COMIC - Captain America Reborn #6, Captain America: Who Will Wield The Shield one-shot, Captain America #602 - “CA: WWWTS”came out a week after “Reborn” #5 and #602 came out last week, a week before the finale of “Reborn” appeared. Frustrating but true. Also frustrating is how mediocre and almost comedically absurd the “Reborn” series turned out to be. It’s rare to see Ed Brubaker misstep but he’s done so here. Not fatally, mind, but still it’s not a great read. The unwieldy title of “Who Will Wield The Shield” actually provided a fairly decent epilogue to the abruptly ended “Reborn”, wherein Bucky and Steve Rogers hash out who should be Captain America, with Buck happily ready to return the mantle and Steve no so eager to pick it back up. In CA #602, exit Steve Rogers as Bucky’s back in control and on the trail of the rogue ’50’s Cap, whom they seem to refer to as “’50’s Cap” even in-comic. Plus, Nick Fury uses the word “asshat”. Not Bru’s best writing. #602 is backed up by an unwanted Nomad second feature, guest starring the horrendously designed Spider-Girl.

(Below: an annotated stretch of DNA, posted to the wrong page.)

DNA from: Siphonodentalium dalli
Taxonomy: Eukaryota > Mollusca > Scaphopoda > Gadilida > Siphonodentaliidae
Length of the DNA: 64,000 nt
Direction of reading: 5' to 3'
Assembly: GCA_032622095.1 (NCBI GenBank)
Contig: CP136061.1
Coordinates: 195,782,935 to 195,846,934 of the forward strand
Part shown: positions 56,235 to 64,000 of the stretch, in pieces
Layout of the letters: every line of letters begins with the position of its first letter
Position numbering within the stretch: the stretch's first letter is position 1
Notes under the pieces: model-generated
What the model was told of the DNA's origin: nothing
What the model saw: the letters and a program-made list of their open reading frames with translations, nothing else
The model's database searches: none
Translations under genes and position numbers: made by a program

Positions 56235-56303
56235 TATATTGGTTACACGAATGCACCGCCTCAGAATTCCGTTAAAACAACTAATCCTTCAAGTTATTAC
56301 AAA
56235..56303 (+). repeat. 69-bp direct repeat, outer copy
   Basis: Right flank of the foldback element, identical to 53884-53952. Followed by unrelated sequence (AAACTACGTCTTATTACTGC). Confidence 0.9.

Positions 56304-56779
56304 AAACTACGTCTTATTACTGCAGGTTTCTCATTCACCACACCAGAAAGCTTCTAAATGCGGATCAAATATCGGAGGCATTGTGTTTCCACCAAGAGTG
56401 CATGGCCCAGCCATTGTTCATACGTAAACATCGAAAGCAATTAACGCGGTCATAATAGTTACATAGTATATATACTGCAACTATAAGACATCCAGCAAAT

COMIC - Batman and Robin #7 - Batman hits jolly-olde London in the attempt to find a rumoured Lazarus pit so that he may resurrect Bruce Wayne. Morrison revels in a lot of Brit-heavy talk, and Batwoman guest stars, so it’s a winner.
COMIC - Detective Comics #861 - Without J.H. Williams III, Batwoman in “Detective Comics” is still quite good, but not as mind-blowing as it was. “The Losers” artist, Jock, fills in for the current storyline which finds Batman and Batwoman following different paths to the same serial killer, a macabre new villain named Cutter.
COMIC - Teen Titans #79 - bad writing, terrible art and an uninteresting back-up feature. Fail.
COMIC - X-Factor #201 - not sure I’m keen on Shatterstar and Longshot for the team (they seem almost too useful) but a Monet-centric storyline coming up makes me happy.
COMIC - Chew #8 I think I’m enjoying this storyline even more than the first.
COMIC - G.I. Joe/Cobra II #1 It would be amazing if this storyline were even more enjoyable than the first. But I doubt it. Still, off to an interesting start.